It is called edge to the line resulting from the intersection of two surfaces or planes. Edges are also the segments of a line that mark the boundary of the sides of a flat figure.
It is possible to associate the notion of edge with the concept of edge. If we focus on a polyhedron (a body with flat faces containing a finite volume), the edges are those straight lines at which two faces intersect.
Delving a little deeper into the concept of polyhedron, it is a three-dimensional body belonging to classical geometry. In its etymology we find components of the Greek language that refer to the presence of “many faces.” Although many people confuse the polyhedron with the polygon, the latter is its topological similarity for two dimensions: it is also created from vertices and edges, but it has only one face; in fact, a polyhedron is a set of polygons.
In addition to the polygon, there are other similar topologies in the field of classical geometry that are related to the polyhedron, although none of them is three-dimensional: the vertex (also known simply as a point) is its similarity in zero dimensions —although in the everyday speech is common use of this word as a synonym for “small circle”, the vertex is not long, wide or high; the edge, consisting of one dimension; the polycorus, which in addition to the three dimensions of the polyhedron adds one, represented by cells.
In the field of graph theory, the edge arises from the link between two vertices of the same graph. When two vertices are connected through an artist, they are adjacent. In this framework, the vertices are said to be incidents to the edge in question.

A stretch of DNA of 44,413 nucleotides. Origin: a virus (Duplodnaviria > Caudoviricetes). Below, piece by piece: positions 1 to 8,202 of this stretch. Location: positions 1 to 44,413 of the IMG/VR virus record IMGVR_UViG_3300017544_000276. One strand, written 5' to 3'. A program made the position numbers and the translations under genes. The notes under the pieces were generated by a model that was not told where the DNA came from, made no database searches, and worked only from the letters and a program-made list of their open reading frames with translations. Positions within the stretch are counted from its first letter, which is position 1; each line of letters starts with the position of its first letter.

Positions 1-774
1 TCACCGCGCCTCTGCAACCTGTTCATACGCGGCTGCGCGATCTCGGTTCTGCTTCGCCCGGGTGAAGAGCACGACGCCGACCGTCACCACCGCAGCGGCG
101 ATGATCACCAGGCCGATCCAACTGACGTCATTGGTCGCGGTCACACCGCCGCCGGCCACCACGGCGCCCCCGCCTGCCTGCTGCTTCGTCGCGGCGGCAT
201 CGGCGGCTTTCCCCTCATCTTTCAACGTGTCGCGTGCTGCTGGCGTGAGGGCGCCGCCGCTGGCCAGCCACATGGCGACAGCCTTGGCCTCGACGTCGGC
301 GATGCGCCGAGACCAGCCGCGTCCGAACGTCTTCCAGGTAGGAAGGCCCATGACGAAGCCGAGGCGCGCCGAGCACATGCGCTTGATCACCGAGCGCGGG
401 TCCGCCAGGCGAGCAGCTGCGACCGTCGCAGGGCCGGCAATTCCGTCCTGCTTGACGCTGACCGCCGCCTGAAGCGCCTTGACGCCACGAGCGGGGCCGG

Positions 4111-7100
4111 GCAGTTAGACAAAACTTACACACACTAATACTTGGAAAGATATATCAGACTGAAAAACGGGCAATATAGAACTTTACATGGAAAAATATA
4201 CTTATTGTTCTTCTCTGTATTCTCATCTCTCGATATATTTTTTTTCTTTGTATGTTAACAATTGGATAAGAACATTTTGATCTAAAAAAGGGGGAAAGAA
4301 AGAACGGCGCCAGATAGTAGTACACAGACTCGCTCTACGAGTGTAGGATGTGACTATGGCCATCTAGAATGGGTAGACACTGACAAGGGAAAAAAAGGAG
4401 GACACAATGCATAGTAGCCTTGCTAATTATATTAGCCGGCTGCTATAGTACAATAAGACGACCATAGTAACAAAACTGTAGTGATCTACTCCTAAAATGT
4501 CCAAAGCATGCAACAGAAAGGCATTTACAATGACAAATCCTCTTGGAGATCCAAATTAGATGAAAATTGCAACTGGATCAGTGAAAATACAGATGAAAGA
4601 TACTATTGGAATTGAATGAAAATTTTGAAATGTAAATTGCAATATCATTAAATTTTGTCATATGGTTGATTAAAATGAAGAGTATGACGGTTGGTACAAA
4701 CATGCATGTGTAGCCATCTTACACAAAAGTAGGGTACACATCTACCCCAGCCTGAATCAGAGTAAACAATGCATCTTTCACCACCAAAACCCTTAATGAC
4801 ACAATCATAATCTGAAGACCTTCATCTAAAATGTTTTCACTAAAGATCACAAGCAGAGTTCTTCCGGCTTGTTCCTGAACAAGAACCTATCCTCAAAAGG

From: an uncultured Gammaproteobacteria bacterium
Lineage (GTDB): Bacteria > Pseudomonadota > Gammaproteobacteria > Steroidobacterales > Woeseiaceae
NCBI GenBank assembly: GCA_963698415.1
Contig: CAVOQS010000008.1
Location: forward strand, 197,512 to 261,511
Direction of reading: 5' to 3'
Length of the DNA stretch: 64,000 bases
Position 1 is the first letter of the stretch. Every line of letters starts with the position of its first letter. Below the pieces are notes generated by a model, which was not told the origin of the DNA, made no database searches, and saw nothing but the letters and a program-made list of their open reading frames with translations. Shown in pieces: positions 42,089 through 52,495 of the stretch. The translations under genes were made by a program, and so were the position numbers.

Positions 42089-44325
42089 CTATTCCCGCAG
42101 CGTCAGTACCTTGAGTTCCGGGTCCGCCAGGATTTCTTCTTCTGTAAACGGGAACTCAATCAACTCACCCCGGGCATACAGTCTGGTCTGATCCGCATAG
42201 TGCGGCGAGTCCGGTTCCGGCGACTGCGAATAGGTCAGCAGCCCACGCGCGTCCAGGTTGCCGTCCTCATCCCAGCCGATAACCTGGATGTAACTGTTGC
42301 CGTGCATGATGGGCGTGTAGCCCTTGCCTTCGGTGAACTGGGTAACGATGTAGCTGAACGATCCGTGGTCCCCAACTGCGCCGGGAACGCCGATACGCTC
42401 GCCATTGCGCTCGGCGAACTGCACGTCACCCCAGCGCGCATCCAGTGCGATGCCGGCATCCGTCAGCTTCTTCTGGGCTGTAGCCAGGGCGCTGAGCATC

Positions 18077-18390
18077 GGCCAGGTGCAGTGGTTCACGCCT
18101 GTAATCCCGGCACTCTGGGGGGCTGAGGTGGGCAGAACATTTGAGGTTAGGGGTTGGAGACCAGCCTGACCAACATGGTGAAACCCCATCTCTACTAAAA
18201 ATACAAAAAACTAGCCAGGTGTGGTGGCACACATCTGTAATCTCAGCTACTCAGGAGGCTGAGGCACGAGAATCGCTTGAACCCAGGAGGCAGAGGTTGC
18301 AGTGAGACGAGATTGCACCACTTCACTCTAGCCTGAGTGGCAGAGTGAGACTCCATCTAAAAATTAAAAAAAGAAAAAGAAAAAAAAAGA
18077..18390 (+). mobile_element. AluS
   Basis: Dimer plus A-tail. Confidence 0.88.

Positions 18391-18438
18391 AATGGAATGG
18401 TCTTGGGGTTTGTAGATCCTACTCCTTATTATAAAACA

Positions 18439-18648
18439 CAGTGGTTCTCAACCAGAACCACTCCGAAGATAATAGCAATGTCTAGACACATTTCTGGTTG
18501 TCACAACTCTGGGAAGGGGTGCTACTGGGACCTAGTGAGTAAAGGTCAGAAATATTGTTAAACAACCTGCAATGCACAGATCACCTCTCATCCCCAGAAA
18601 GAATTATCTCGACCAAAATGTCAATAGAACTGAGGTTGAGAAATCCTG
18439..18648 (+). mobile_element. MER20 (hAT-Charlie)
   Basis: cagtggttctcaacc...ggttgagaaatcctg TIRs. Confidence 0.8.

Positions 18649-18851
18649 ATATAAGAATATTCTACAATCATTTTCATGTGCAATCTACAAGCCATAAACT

Three-dimensional graphics design uses many of these concepts on a daily and natural basis to create extremely complex models, which at first glance do not seem to rely on basic geometric shapes. During the painstaking work carried out by 3d artists, they manipulate the vertices, edges and faces of their models thousands of times to achieve the results they seek at every step.
The 3d modeling and animation programs have the option of allowing exclusive access to one of the elements just mentioned, and each one offers a series of advantages that are suitable for different situations.
For example, when modeling a character’s face, it is necessary to slightly adjust the position of the vertices many times, from the beginning to the end of the work; In this case, moving one face could alter the position of two or three other vertices unnecessarily. If, on the other hand, we are designing a room and want to modify its height, it is appropriate to take the face that represents the ceiling and move it downwards, instead of moving each vertex or edge separately.
For geography, the edges are the rock ridges that some mountains have. In general, these edges are created by erosion generated by glaciers and allow the separation of two valleys.
The idea of edge also appears in botany. In this case, the edge is the hair-like filament that some plants have, especially grasses. Barley is a species that has edges.
Finally, in colloquial language, edge is often referred to with reference to a point of view or perspective. For example: “The prosecutor decided to open a new edge and will now investigate the possible link between the suspect and the victim’s mother”, “The judicial section is just one edge of the problem: I am concerned about the political consequences of this fact”, “I would like to approach the subject from a different angle”.